Owning real estate is a fantastic way to increase your net worth. Many people look forward to the day they sell their homes so that they can cash in on all the equity they have built up over the years.
However, there is a tax on selling property that you need to keep in mind. Not sure where to start? We’ve got all the info related to the taxes you will incur when selling a house.
Selling Your Home Is Subject to Capital Gains Tax
Since a house is considered a capital asset, you’ll have to pay capital gains tax on it. However, this isn’t as overwhelming as it sounds.
You will have to pay capital gains tax if you actually gained money on the sale of your home. Put simply, if you don’t profit off of selling your house, you don’t have to worry about this obligation.
In the event that you do have to pay capital gains tax, you are only taxed on the profit that you made. So, selling a house for $500,000 with a $50,000 profit doesn’t mean that you pay taxes on the $500,000.
In the above scenario, you would only pay taxes on the $50,000 profit that you experienced.
How Much Is the Capital Gains Tax on My Home?
It’s important to understand what you can expect to pay in taxes before you sell a house. The amount you pay will vary highly depending on a handful of factors.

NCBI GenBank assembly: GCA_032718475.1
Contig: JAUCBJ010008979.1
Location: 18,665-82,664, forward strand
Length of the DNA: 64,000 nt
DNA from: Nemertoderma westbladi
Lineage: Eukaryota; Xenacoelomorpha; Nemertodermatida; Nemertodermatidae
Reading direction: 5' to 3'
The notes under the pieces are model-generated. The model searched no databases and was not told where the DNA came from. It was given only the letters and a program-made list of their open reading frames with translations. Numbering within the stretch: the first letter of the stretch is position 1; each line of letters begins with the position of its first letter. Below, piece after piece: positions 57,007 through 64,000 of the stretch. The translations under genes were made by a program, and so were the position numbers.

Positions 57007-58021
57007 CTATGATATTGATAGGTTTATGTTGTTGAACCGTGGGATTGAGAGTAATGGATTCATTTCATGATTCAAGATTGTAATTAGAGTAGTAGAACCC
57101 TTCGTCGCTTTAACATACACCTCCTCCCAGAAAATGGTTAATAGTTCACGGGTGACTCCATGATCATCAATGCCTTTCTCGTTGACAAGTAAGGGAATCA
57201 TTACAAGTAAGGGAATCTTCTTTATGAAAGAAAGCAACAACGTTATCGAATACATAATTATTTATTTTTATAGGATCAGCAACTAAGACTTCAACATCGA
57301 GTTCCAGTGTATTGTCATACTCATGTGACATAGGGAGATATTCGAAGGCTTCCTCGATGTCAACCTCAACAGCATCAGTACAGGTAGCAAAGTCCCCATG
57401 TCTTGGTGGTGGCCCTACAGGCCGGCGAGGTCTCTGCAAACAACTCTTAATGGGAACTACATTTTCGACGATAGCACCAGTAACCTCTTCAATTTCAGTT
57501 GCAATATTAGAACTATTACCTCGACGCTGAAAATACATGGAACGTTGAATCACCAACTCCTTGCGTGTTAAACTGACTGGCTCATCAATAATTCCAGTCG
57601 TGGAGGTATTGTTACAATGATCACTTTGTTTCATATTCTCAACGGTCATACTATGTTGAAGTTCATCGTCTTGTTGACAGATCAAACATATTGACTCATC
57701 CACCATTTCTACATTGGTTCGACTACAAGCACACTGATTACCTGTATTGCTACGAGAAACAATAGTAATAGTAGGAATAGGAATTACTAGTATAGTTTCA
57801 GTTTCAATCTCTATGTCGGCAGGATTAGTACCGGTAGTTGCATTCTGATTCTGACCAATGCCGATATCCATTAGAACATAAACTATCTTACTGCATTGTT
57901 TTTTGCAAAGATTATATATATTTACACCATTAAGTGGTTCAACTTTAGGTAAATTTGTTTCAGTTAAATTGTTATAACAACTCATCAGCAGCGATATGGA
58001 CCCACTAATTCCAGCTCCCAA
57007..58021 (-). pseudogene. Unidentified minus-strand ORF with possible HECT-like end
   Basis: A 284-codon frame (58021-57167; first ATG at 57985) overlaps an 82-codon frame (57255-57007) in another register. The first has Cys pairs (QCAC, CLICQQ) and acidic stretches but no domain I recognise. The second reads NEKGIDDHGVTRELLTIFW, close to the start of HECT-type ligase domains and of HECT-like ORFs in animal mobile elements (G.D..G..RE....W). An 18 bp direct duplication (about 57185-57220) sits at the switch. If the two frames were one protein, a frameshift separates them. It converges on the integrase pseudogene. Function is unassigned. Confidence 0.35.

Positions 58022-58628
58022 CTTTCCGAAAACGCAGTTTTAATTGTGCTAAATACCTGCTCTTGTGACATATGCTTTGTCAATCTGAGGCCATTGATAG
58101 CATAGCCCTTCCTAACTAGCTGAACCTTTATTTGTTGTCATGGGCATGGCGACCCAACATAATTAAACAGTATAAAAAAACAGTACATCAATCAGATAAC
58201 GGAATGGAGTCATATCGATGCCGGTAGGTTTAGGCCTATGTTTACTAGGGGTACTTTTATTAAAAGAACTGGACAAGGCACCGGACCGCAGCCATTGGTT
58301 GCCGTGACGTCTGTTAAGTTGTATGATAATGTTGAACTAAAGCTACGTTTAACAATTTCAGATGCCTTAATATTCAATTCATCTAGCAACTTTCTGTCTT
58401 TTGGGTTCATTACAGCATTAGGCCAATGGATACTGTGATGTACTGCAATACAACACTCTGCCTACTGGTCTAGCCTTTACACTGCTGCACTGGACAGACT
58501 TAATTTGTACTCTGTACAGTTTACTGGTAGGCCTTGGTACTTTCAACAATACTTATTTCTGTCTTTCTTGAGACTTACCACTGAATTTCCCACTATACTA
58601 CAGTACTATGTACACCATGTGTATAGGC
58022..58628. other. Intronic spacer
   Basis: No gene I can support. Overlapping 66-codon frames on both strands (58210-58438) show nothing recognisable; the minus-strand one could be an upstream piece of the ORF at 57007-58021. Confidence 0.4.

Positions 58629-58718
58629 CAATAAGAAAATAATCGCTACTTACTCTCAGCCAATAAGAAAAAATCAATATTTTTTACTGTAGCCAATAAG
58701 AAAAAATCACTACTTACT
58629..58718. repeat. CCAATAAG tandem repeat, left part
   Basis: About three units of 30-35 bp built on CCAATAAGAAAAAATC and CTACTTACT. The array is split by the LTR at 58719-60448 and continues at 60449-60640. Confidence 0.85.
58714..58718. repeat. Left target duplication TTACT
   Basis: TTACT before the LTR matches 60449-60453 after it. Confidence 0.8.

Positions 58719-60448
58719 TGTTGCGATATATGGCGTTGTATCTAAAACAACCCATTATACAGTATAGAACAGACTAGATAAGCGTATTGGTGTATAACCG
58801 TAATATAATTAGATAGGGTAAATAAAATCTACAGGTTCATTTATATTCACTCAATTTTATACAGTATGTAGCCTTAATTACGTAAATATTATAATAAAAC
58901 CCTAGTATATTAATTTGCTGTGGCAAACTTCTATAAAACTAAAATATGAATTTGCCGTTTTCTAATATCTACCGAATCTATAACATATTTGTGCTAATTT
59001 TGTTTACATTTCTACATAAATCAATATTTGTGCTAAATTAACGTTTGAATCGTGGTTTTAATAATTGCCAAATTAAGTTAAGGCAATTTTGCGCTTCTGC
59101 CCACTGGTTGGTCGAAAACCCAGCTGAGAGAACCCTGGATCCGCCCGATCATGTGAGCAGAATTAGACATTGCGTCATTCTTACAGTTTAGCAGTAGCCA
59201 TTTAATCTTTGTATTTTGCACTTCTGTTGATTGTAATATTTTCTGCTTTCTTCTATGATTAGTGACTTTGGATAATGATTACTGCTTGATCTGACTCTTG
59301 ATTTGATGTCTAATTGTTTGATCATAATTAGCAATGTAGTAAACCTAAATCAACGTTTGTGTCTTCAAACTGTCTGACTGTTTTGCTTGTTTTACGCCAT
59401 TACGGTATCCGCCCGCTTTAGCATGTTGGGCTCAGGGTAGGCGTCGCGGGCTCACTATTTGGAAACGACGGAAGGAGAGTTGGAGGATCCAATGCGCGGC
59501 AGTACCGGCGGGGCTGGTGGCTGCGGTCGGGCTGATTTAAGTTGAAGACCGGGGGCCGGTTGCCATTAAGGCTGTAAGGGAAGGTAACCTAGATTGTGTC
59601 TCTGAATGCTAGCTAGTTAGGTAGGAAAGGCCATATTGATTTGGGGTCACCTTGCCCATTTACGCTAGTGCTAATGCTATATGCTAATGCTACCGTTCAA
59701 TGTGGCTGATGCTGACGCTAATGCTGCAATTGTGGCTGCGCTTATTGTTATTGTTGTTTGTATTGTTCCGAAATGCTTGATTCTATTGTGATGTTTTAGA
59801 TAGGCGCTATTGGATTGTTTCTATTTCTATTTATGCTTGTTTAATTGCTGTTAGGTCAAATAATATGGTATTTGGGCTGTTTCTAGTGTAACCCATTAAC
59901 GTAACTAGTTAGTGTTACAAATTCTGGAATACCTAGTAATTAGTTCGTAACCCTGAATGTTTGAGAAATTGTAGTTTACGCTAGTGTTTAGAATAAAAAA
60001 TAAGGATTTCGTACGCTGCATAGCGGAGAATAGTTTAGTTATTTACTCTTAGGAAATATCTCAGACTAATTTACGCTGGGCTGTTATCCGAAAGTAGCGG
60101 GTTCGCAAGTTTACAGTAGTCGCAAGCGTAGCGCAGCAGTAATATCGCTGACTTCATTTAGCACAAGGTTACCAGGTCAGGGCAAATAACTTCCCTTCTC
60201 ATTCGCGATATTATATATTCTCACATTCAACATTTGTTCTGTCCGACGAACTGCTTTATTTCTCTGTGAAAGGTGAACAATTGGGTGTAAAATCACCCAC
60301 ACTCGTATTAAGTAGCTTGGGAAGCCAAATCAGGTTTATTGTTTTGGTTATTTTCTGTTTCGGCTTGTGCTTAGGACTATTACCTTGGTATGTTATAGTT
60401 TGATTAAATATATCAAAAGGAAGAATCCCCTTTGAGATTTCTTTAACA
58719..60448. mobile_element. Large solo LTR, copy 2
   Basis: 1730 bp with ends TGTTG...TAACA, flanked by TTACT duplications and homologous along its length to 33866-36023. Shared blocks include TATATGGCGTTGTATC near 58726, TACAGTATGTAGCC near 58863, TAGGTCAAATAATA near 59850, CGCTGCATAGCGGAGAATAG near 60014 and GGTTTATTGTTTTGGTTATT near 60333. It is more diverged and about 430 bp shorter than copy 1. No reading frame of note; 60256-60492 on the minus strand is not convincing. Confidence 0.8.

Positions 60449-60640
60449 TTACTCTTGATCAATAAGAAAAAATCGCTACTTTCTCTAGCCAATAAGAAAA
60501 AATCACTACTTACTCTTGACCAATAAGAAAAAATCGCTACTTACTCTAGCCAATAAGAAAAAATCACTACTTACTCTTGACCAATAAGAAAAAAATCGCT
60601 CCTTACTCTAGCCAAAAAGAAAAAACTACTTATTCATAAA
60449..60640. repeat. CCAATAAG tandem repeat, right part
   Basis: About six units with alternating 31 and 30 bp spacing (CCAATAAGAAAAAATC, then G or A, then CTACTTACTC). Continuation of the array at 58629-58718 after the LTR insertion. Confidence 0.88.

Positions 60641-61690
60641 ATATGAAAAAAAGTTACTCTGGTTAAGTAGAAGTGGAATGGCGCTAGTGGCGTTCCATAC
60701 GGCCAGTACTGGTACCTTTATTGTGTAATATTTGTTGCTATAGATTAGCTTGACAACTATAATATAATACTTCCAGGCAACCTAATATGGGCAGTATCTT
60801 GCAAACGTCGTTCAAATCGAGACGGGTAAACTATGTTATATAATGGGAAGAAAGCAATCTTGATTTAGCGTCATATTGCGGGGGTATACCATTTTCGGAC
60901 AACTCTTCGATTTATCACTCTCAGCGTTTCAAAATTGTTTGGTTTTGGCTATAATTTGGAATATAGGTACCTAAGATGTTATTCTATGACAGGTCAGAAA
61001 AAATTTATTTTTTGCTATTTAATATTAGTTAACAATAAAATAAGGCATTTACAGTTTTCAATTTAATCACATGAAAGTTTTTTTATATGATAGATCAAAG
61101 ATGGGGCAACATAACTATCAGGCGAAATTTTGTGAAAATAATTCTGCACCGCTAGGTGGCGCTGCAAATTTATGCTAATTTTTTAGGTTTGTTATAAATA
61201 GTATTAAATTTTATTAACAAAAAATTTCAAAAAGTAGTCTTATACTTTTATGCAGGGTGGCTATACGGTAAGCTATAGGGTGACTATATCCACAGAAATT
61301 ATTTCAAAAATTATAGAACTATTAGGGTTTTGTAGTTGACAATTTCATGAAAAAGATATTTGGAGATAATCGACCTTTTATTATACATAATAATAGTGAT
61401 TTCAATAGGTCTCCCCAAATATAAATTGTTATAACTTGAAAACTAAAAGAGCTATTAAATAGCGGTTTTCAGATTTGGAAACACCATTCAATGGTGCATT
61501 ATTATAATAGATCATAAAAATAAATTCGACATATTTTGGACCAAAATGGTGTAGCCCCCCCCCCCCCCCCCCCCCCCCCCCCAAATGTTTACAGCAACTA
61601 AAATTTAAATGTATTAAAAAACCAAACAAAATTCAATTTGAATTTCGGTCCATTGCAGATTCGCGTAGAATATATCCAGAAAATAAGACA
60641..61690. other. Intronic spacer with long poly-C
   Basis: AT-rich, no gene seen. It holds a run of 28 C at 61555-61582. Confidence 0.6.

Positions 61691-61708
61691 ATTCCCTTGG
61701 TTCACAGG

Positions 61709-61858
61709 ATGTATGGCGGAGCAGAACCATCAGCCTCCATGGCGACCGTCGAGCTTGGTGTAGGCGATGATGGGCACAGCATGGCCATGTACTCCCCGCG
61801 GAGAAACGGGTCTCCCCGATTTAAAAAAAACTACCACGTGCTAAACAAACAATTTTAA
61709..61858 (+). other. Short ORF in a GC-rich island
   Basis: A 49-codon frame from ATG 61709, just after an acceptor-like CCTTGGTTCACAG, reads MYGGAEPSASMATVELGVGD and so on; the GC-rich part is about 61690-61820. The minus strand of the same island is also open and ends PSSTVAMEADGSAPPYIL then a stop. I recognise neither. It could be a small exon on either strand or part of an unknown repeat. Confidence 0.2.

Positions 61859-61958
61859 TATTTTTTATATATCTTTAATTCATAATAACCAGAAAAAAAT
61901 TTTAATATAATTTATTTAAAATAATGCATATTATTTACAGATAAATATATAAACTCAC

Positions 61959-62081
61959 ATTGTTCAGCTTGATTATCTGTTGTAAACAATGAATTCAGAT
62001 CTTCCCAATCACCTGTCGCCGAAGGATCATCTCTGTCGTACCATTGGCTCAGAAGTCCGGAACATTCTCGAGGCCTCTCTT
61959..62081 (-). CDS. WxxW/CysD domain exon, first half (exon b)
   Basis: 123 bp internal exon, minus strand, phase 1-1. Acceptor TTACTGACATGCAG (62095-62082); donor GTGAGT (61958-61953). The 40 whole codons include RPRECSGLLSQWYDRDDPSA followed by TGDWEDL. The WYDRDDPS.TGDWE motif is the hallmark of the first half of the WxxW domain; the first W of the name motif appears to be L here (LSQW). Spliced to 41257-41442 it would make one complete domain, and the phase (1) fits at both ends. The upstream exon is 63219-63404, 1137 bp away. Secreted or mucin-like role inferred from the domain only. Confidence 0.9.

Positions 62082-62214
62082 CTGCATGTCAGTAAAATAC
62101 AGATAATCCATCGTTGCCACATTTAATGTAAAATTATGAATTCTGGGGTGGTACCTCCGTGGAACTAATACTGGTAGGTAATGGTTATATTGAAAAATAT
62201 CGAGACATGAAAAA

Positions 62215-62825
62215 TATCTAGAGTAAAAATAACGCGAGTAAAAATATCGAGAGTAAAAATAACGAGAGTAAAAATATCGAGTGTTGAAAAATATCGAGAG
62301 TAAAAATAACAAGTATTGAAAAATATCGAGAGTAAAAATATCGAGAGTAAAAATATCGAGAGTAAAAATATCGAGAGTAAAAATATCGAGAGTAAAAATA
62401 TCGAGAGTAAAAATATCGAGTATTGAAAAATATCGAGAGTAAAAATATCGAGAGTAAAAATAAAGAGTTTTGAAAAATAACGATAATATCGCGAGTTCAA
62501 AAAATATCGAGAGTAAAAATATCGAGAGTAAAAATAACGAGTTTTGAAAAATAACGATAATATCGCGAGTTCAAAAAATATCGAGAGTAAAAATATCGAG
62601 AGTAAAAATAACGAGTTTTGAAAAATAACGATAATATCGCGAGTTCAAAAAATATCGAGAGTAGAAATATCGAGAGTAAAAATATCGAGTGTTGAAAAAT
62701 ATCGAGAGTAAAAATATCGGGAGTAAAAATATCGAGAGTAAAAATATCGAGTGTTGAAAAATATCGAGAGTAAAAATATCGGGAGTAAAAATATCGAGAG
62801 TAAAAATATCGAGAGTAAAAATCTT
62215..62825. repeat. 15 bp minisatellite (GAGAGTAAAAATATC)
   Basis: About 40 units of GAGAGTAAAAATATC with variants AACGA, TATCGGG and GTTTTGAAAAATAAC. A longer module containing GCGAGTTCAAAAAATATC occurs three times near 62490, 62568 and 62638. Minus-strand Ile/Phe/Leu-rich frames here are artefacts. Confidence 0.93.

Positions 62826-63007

First and foremost, you are required to pay capital gains tax on a property sale if you have not occupied it for at least two of the past five years. In this case, any profit you experience will be treated as ordinary income.
Depending on how much you make, the tax rate could range from 0% to as high as 37%. Your tax filing status will also influence this rate.
If you sell a home while meeting the above requirements, you are able to tax-exempt the first $250,000 of profit if you are a single individual. Married couples can tax-exempt the first $500,000 of profit.
Any profit over these thresholds is taxed accordingly based on tax filing status and the total amount of profit received.
Are All Home Sales Fully Taxable?
While not all home sales are fully taxable, profits from many real estate transactions are.
For example, if you sell a house that is not your primary residence, you’ll need to pay capital gains taxes on the profit. The same can be said if you have not lived in the home for at least two of the past five years.
Additionally, you cannot exempt capital gains taxes if you sold a home within the last 24 months and exempted capital gains taxes from that sale.
For those who find themselves thinking “selling my home as is might be the best option for me,” you can check out this resource to learn more about how to handle this situation.
Navigating Tax on Selling Property Might Seem Complicated
As long as you keep the above information in mind, though, you’ll find that this responsibility isn’t as overwhelming as you might think. From here, you can easily handle the tax on selling property and ensure that all of your financial obligations are covered.
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